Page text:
Australia to Prioritize Overseas Teachers Visas Amid Teacher Shortage, May Offer Hongkongers an Alternative Lifeboat Option

By Rachel Qu
Rachel Qu
Rachel Qu
August 31, 2022 Updated: August 31, 2022

Jason Clare, Minister for Education and Youth of Australia, recently said visa applications for overseas teachers would be prioritized to help ease the country’s teacher shortage.

On Aug. 12, Clare held a roundtable with provincial education ministers, teacher representatives, principals, and unions on how to address the national teacher shortage. He spoke about the idea at a press conference in Canberra after the meeting “One of the things we have to do is give priority to visas for overseas teachers who want to come and work here,” Clare said.

He said states and territories should collaborate with overseas teachers who aspire to come to Australia to work to ensure overseas teachers meet state and territory standards, are certified, and registered in Australia, and ensure they get visas as soon as they want to come to Australia.

Clare said Clare O’Neil, Minister for Home Affairs, had agreed to prioritize overseas teacher visas.

On areas about attracting and retaining overseas teachers, Sarah Mitchell, NSW Education Minister, said she would like to see further plans, including fast-track citizenship for overseas teachers wishing to move to Australia.

“One of the concerns and challenges with bringing in overseas teachers is the long wait for visas. That makes potential overseas teachers reluctant to come [to Australia],” Mitchell said.

“I would like to know what opportunities are there for high-skilled people to be fast-tracked to work in high-demand fields such as STEM (Science, Technology, Engineering, and Mathematics).”

In July, Mitchell wrote to Andrew Giles, Minister for Immigration, Citizenship, Migrant Services, and Multicultural Affairs, calling on the federal government to provide fast-track citizenship routes targeting teachers from overseas.

Mitchell said there are about 200 teachers currently working in NSW schools on temporary visas, and she was pushing for these overseas teachers to apply for Australian citizenship after two years in public schools.

In addition to the decision to prioritise overseas teacher visa applications, the roundtable on Aug. 12 also discussed national strategies that could be implemented in three priority areas, namely, how to encourage more people to become teachers, train students now at teacher training courses so as to become job-ready quicker, and put in place strategies to retain great teachers.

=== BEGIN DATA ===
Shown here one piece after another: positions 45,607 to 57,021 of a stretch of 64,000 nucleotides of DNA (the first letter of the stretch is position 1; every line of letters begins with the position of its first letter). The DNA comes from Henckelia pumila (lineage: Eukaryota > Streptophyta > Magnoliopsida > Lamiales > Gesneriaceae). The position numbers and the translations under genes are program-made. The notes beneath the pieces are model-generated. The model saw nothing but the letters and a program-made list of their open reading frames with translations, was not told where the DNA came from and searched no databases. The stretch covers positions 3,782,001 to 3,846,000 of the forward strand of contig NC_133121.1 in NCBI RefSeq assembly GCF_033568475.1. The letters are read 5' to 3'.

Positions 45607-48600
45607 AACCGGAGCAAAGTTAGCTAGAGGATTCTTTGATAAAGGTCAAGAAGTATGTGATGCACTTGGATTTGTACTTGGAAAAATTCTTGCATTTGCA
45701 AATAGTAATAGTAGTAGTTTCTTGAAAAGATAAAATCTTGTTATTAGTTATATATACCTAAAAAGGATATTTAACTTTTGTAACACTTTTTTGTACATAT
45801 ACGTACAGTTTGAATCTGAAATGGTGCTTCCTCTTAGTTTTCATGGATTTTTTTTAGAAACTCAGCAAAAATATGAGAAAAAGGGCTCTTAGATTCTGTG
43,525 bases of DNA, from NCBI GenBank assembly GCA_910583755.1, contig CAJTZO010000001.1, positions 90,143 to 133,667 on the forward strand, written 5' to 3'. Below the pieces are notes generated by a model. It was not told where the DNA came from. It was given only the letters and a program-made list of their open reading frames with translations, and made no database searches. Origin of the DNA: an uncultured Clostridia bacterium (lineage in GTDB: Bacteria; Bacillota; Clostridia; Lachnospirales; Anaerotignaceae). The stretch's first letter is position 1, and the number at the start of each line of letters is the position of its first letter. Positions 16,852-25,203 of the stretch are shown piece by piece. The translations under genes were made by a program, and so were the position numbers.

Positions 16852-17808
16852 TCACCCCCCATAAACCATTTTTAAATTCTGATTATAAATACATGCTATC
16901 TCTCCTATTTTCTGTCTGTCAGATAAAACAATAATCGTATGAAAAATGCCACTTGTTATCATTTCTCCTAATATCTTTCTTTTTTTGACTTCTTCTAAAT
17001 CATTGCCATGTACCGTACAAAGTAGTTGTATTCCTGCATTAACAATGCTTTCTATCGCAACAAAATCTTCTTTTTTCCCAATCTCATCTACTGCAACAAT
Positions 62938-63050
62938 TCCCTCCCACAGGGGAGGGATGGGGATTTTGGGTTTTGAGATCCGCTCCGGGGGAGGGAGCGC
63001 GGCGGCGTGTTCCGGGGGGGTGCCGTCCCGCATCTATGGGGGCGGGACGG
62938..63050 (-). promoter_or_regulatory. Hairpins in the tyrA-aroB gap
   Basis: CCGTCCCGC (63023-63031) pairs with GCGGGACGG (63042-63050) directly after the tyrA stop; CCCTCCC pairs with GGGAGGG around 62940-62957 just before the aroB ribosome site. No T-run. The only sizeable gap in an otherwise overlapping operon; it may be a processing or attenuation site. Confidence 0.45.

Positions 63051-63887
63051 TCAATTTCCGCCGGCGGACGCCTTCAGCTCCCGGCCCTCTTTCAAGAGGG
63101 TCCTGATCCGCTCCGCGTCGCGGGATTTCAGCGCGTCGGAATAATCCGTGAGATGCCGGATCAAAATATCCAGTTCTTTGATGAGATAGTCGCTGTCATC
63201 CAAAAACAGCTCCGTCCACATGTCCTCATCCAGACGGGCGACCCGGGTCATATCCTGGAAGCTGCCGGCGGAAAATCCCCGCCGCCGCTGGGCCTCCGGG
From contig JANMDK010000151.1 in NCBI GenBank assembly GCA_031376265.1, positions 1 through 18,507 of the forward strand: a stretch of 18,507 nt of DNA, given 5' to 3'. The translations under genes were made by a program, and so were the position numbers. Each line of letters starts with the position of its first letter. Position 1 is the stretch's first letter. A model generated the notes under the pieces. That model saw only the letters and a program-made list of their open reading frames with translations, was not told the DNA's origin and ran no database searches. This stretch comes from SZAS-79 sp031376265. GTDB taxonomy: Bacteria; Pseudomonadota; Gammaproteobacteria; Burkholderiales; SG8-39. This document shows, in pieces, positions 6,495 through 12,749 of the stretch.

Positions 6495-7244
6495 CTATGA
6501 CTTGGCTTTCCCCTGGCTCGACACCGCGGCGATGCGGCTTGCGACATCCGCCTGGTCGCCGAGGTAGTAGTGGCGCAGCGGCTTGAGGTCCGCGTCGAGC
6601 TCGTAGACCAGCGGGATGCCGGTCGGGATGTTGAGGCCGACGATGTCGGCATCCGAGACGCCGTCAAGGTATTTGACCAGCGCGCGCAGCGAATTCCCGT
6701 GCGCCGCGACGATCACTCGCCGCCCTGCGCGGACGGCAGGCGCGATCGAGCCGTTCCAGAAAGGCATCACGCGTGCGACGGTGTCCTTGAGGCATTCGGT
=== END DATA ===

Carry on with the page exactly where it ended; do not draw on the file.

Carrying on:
As one way to keep more outstanding teachers in the classroom, NSW had taken the lead. On Aug. 11, NSW announced the introduction of new high-paid positions for outstanding teachers.

Newly employed teachers in NSW currently start their careers with an annual salary of A$73,737 ($50,810), making them higher paid than graduates in many other career fields. A teacher can be paid up to A$117,060 ($80,700) if they are merited with either the “good teacher” or “lead teacher” tag. It can even go up to A$126,528 ($87,200) if they take on the additional duties of an assistant principal.

Education Minister Mitchell said a better system of rewarding and retaining good teachers could help attract more people into teaching careers.

Australian Teacher Shares Her Thoughts

As more and more Hongkongers choose to leave the city after the social turmoil, Australia is one of the most popular countries for them. 

Ms. Chan (pseudonym), a Hongkonger who is now working in Australia as a teacher, told The Epoch Times, that it’s really good news for Hong Kong teachers who have the intention to emigrate to Australia. She says she knows a few teachers who prefer coming to Australia over the UK. But that was before the Australian government launched this scheme. She is also pretty sure if the scheme was available back then, they probably would have applied already.

Regarding the qualification of the teachers in Hong Kong, Ms. Chan, said as long as the applicant holds a qualified degree in education. The authorities will then assess these university qualifications. However, they may need to take an English language proficiency test if the qualifications were completed in a non-English speaking country.

According to the Australia requirement, overseas-trained teachers from Hong Kong must hold recognized qualifications and may need to pass an approved English Language Proficiency Test (ELPT).

For Ms. Chan, she said the biggest challenge for teachers from Hong Kong is the culture and the difference in expectations between Asian and western students/parents.

Regarding the concerns and challenges with bringing in overseas teachers is the long wait for visas, Ms. Chan thinks teachers (or people) in Hong Kong want to leave for a different reason. They want to leave for good, perhaps to provide a better future for their family. So they can wait if the opportunity comes.

 

Rachel Qu